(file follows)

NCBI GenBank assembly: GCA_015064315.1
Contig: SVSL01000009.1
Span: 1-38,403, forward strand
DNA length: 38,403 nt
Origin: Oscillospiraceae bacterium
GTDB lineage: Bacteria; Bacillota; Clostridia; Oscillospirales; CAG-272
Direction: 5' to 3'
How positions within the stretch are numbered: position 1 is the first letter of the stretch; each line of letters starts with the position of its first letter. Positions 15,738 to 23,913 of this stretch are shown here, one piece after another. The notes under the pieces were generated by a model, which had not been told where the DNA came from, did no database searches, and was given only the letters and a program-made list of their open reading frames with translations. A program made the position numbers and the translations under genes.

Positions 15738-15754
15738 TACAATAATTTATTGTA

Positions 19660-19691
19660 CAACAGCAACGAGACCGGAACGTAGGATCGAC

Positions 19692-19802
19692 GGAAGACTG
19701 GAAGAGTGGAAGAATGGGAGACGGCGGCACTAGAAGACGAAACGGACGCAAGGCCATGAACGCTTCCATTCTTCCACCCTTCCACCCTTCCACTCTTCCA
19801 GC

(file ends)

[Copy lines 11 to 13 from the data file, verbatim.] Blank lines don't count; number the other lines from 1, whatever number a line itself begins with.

Positions 19660-19691
19660 CAACAGCAACGAGACCGGAACGTAGGATCGAC

Positions 19692-19802